The Israeli Civil Administration in the West Bank seized solar panels that powered a Bedouin school and a preschool outside Jerusalem on Wednesday, even though it knew a petition against the seizure was being filed to the High Court of Justice. Indeed, the court issued a restraining order against the confiscation – an hour after the panels were carted off. By taking the panels, the military authorities violated the established procedure of waiting until the High Court makes an interim decision on a petition before acting. The panels stood in the Bedouin village of Abu Nuwar, located in the E1 area between Jerusalem and the large settlement of Ma’aleh Adumim. Local resident Daoud Basimat sent a letter to the prosecution through attorney Alaa Mahagna, stressing that there was going to be a petition filed against the seizure of the solar panels. The prosecution acknowledged the notice and said it was being passed to the relevant officials.
Judy Maltz observes, “When American citizens living in Israel dropped their absentee ballots in conveniently-placed boxes for the 2012 and 2016 presidential elections with the assistance of iVoteIsrael, they couldn’t have imagined the get-out-the vote effort would end up at the red-hot center of criminal investigations that could land Prime Minister Benjamin Netanyahu in court. But, indeed, the mysteriously funded group with the tagline “Voting From Israel Made Easy” that burst onto the scene in 2012, and pushed Americans to vote for Barack Obama or Mitt Romney, plays a role in the latest scandal that is rocking Israeli politics. New revelations, furthermore, confirm long-held suspicions that the group, which has consistently claimed to be non-partisan, was in fact set up to help tip key races in favor of Republican candidates at the congressional and presidential levels. Haaretz revealed Wednesday that in 2010, Ari Harow, Prime Minister Benjamin Netanyahu’s former bureau chief and chief of staff, received $105,000 as a “consulting fee” from One Jerusalem, an American organization headed by Allen Roth, a conservative activist, the right-hand man of American Jewish billionaire and close personal friend of Benjamin Netanyahu, Ronald Lauder.”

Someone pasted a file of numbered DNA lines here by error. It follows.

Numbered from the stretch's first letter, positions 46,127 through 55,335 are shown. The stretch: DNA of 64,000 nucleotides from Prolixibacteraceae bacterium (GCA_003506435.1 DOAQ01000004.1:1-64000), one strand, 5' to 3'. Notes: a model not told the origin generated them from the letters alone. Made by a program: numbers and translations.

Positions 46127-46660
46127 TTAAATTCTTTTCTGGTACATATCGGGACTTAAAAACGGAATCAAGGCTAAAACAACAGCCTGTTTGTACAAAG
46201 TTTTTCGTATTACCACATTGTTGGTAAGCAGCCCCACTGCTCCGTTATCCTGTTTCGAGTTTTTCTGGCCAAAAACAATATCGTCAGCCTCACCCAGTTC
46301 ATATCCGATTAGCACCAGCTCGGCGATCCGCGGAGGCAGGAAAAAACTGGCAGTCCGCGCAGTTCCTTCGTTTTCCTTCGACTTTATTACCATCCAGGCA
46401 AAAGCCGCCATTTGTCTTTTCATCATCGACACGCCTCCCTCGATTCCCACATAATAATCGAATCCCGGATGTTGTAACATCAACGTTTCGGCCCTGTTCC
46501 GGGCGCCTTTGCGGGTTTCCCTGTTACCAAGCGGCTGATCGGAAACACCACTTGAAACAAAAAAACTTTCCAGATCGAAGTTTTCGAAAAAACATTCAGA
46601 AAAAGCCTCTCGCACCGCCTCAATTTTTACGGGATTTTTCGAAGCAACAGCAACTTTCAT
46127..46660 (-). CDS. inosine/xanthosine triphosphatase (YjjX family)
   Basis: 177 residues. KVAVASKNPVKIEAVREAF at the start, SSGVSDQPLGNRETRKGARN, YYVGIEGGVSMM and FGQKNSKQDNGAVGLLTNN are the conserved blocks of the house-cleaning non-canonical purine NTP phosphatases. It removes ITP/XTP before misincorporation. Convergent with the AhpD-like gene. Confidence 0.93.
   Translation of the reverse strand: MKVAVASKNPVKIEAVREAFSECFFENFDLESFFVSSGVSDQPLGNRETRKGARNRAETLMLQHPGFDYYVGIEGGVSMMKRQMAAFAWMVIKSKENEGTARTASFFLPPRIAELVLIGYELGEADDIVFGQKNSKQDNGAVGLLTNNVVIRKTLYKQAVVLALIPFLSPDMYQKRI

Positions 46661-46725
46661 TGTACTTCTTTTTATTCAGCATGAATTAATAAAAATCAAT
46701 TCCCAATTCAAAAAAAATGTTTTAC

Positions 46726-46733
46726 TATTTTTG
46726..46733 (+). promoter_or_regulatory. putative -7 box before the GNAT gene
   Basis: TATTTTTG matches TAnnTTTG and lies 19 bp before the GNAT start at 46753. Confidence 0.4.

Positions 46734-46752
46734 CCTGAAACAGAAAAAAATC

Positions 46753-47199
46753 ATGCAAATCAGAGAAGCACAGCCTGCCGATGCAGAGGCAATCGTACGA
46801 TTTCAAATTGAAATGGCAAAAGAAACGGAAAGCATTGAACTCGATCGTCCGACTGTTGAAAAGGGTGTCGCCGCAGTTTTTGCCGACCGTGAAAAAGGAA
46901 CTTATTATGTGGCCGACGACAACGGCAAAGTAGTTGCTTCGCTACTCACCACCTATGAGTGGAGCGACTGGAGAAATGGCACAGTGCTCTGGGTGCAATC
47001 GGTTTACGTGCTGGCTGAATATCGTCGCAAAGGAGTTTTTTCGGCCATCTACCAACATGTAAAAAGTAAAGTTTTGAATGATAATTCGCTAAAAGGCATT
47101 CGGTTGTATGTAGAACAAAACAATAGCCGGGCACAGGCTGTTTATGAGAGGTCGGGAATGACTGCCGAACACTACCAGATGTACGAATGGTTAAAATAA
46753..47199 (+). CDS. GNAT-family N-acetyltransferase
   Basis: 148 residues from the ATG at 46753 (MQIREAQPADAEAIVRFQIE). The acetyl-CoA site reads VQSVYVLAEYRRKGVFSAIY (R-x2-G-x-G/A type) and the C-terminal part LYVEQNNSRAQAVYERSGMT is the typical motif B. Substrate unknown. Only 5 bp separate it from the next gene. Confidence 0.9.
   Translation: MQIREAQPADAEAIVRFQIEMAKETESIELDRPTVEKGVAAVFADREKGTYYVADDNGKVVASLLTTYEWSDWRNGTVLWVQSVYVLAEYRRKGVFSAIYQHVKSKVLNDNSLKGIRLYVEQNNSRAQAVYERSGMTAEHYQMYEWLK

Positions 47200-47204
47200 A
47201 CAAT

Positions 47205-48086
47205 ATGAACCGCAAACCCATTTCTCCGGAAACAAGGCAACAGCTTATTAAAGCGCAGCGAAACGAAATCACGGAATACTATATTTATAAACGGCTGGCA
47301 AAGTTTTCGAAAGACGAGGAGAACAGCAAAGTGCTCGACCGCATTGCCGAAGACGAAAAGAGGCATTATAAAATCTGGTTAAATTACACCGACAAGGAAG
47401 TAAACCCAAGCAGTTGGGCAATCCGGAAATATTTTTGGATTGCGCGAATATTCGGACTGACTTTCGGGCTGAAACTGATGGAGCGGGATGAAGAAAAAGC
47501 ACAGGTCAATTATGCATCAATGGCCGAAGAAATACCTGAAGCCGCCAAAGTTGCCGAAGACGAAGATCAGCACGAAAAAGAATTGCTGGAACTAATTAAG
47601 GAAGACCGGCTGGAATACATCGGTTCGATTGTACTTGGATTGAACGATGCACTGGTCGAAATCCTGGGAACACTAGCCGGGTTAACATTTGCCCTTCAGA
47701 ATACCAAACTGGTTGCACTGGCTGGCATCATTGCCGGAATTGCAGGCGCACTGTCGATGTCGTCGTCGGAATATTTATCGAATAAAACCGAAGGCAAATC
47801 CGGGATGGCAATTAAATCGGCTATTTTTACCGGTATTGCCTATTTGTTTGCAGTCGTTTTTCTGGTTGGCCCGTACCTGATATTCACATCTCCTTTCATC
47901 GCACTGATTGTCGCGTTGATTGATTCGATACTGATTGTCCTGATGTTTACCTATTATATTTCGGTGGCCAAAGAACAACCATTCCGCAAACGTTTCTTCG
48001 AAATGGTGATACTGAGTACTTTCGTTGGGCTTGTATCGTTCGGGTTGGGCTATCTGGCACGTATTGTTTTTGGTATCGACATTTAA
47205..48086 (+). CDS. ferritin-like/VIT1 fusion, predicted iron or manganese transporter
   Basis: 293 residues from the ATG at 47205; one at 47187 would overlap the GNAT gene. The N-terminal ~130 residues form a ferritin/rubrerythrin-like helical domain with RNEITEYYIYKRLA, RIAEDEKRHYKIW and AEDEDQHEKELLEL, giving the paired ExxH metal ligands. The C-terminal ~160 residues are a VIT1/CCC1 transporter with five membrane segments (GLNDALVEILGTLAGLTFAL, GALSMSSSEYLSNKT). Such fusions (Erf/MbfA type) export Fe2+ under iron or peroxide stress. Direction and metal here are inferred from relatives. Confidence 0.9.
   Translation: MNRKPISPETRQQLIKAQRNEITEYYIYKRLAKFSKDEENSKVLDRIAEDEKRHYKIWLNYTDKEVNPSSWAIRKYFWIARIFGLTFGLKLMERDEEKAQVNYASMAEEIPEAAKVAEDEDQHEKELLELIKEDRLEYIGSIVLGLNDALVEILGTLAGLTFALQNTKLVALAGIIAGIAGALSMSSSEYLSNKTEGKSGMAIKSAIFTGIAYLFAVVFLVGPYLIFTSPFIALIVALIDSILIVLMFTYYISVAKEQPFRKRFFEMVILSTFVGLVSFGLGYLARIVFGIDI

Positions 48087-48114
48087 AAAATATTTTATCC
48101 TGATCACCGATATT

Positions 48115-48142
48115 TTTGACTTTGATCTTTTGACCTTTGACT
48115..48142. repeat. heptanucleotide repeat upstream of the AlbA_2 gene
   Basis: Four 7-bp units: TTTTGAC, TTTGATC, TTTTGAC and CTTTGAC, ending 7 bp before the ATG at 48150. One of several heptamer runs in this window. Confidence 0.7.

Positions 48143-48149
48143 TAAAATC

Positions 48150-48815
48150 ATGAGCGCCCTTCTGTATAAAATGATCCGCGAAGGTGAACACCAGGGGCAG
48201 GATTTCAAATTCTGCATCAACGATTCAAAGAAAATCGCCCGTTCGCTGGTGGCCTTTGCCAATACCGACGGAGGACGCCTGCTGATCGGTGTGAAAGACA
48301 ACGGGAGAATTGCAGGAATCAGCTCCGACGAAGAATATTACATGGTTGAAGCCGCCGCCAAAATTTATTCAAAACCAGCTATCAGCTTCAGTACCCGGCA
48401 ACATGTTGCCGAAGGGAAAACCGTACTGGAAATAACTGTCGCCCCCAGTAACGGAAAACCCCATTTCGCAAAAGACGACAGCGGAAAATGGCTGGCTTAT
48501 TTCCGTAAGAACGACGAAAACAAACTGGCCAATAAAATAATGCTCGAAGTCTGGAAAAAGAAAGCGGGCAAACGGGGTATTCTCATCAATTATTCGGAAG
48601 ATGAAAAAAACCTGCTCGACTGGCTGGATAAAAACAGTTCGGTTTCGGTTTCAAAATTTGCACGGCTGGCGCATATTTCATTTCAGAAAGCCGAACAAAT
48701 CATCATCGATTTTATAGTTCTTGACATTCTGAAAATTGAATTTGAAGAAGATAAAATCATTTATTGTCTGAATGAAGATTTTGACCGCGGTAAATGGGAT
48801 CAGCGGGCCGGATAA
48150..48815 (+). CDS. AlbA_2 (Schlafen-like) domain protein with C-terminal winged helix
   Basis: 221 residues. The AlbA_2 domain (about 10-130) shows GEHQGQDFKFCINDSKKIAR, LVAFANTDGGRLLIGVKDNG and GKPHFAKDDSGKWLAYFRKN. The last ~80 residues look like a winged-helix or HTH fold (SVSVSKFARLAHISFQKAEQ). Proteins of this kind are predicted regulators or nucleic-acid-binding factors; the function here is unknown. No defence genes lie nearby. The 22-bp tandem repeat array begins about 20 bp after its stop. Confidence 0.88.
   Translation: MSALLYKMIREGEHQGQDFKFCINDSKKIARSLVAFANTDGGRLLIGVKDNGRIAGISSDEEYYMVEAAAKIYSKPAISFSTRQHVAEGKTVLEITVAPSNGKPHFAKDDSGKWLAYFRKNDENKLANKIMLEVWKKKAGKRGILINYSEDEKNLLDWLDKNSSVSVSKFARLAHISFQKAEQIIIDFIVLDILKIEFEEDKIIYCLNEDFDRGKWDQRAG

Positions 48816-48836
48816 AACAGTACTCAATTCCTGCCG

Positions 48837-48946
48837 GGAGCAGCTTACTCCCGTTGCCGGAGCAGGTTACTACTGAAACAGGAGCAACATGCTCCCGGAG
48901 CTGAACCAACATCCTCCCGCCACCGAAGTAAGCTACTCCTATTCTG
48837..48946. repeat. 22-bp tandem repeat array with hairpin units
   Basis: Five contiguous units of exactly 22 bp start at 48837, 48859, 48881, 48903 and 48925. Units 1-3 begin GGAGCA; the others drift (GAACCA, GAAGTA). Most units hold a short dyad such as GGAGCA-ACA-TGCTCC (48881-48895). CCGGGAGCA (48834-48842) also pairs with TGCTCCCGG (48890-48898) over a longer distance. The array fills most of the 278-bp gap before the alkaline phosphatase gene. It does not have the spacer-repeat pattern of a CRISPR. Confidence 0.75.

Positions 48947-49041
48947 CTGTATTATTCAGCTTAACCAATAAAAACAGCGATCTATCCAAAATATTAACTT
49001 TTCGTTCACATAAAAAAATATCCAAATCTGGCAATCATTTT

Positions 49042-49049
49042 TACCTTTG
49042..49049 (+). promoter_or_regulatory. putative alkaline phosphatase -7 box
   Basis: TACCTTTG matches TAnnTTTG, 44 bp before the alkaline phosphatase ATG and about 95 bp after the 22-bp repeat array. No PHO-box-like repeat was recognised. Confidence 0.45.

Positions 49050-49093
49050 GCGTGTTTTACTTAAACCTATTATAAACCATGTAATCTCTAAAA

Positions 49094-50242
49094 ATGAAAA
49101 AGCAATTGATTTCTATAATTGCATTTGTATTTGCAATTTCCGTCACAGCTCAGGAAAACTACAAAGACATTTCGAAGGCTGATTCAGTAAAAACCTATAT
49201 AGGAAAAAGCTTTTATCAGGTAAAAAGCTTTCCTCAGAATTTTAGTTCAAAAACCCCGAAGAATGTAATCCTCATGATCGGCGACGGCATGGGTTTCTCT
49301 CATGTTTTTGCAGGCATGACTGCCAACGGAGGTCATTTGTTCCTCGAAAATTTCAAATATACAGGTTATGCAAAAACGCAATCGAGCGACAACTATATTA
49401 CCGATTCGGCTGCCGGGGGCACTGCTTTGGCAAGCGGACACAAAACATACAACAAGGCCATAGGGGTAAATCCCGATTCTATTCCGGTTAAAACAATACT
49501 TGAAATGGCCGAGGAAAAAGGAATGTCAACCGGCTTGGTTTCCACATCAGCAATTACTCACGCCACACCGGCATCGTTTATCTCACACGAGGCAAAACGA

Five Reasons Why It’s Time for Ted Cruz To Go, J Street Blog
Benjy Cannon and Melanie Fineman write, “When it comes to Israel and Middle East foreign policy, Senator Ted Cruz’s record is frankly abominable. He is prone to ideological grandstanding and outlandish – and dangerous – policy proposals. He is one of the most extreme, reckless voices in the Senate. Cruz is up for reelection in 2018. As we anticipate that closely-watched race, here are five of the most disturbing things Ted Cruz has said and done about Middle East foreign policy.”
Barak Ravid writes, “In his speech, the prime minister used the mantle of Greater Israel and the West Bank settlements as a shelter from the corruption probes. This should have troubled quite a few people on the right….Netanyahu’s personal attack on Barak and his warnings of the existential danger Israel could be in if, heaven forbid, the left wins the election, shows what he thinks of his rightist colleagues. Naftali Bennett, Avigdor Lieberman, Gideon Saar, Yisrael Katz and Gilad Erdan – all of whom are no less right-wing than he and probably more so. He despises them, sees them as a bunch of dwarves and losers, who are bound to fail in any future election.”